1. Hawking & Mlodinow place mythology into an evolutionary framework of epistemology (theory of knowledge):
    1. "Ignorance of nature's ways led people in ancient times to postulate many myths in an effort to make sense of their world."  Hawking and Mlodinow are mainly focusing on etiology myths. What is an etiology myth? 
    2. "But eventually, people turned to philosophy, that is, to the use of reason — with a good dose of intuition — to decipher their universe.
    3. "Today we use reason, mathematics and experimental test — in other words, modern science."  People who try to use outdated mythology to guide their science are guilty of science done badly.  To this I would add that they are also doing mythology badly.  In the old story of "It's turtles all the way down," the very act of asking an Enlightenment question changes the nature of the myth in the mind of the believer.  Most of us have very sophisticated ideas about myth except concerning our own.  We don't feel the need to find the sun tunnel under the earth Gilgamesh travelled through; however, we are tempted to go to great extremes in such a project where the Bible is concerned.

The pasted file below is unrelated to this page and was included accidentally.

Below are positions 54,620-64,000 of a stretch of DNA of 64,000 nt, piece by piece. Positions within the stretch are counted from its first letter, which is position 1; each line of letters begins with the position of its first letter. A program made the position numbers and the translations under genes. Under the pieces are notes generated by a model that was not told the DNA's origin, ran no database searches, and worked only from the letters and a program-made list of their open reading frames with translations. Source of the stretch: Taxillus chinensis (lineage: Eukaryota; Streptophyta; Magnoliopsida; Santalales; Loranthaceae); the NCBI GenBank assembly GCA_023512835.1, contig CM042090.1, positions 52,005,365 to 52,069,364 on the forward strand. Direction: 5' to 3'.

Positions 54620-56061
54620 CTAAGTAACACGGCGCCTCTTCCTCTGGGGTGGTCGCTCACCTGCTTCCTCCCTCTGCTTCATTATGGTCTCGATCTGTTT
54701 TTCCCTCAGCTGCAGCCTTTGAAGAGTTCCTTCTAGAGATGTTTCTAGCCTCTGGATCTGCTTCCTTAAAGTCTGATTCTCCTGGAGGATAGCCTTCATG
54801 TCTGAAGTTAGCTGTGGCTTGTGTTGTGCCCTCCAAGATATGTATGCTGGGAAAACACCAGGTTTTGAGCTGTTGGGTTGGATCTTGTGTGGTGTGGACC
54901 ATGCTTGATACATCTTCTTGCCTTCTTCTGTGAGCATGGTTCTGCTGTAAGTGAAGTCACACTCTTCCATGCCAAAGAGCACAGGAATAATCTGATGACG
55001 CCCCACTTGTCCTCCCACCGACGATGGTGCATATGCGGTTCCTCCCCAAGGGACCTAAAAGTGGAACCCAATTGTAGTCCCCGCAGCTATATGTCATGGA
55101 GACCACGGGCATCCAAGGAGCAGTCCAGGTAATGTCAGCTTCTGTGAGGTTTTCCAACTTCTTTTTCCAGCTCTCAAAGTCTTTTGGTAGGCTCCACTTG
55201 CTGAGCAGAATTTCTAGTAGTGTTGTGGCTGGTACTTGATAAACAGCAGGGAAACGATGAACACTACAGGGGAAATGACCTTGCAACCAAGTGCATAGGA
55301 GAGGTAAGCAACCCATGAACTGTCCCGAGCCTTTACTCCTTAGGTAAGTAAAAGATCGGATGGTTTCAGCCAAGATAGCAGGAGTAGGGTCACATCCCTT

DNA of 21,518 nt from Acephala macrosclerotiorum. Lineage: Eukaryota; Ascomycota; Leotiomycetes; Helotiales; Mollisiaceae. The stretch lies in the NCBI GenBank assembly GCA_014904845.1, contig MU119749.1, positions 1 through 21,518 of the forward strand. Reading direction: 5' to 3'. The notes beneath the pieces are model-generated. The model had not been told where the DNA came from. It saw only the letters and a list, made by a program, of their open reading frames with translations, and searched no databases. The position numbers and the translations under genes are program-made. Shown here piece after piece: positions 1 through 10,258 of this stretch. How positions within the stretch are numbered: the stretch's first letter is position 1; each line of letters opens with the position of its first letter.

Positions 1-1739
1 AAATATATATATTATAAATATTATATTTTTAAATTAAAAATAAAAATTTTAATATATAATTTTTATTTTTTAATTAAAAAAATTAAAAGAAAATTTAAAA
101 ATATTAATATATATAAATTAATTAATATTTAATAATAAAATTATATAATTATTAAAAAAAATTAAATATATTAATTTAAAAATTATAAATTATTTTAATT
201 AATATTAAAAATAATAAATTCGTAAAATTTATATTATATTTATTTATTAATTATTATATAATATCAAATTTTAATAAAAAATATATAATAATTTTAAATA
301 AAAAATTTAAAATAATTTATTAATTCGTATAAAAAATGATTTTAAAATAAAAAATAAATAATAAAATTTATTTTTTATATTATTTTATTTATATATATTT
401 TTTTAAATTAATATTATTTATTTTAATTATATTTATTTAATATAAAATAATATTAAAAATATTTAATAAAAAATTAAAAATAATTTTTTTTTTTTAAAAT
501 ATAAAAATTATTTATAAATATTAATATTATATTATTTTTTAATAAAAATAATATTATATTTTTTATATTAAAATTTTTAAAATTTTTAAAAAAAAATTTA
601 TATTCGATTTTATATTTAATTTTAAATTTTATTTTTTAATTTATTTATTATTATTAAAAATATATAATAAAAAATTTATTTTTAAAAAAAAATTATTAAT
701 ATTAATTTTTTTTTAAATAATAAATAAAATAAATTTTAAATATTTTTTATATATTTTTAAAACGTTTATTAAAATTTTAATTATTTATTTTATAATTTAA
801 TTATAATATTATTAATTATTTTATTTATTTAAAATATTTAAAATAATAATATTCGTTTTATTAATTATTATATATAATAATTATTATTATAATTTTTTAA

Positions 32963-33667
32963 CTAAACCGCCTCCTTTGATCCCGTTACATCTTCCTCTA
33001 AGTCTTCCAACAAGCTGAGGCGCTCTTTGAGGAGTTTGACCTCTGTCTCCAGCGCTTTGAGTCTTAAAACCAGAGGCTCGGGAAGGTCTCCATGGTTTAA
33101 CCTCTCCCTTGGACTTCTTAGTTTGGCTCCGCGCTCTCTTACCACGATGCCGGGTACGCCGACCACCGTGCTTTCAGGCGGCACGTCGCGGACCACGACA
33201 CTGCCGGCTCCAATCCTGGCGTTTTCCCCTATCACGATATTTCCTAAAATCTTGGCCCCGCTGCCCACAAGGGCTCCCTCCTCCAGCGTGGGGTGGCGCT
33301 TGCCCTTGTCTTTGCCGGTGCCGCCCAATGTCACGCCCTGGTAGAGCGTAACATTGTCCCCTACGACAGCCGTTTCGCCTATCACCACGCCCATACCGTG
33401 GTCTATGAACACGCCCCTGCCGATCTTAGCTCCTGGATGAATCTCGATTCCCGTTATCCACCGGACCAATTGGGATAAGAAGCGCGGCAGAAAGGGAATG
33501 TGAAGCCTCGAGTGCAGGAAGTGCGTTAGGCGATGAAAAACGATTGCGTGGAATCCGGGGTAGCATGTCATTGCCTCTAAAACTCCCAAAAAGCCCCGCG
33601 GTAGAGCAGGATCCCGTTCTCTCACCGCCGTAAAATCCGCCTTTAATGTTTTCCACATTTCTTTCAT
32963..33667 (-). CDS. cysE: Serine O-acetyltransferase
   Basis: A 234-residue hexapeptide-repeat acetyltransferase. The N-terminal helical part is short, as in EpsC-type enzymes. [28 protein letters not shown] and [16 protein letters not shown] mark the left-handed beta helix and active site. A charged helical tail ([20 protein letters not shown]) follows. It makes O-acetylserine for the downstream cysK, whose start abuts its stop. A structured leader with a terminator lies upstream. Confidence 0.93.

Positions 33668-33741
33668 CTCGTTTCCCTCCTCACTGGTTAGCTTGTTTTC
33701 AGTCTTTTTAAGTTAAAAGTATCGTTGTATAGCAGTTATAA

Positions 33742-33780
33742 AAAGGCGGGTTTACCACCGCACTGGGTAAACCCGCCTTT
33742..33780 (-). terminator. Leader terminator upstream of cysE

2. Campbell deals with myth as an entirely different project from science.  Science can deliever facts; mythology points us toward the Truth. All symbols point to something beyond themselves; mythology is such a system of communication rooted in our Jungian collective unconscious. 
  3. In his 1969 book In Praise of Play, Robert E. Neale the stages people go through in relation to their sacred beliefs:
    1. Believe.  In this phase, we simply accept the stories at face  value.  Santa is real.
    2. Disbelieve.  We start to doubt that the stories are literally true, and lose faith in them.  Santa is not real.
    3. Make believe.  We re-enter into our myths, rituals, and traditions as make believe, a way of putting on another version ourselves, a path to finding that way to transcendence.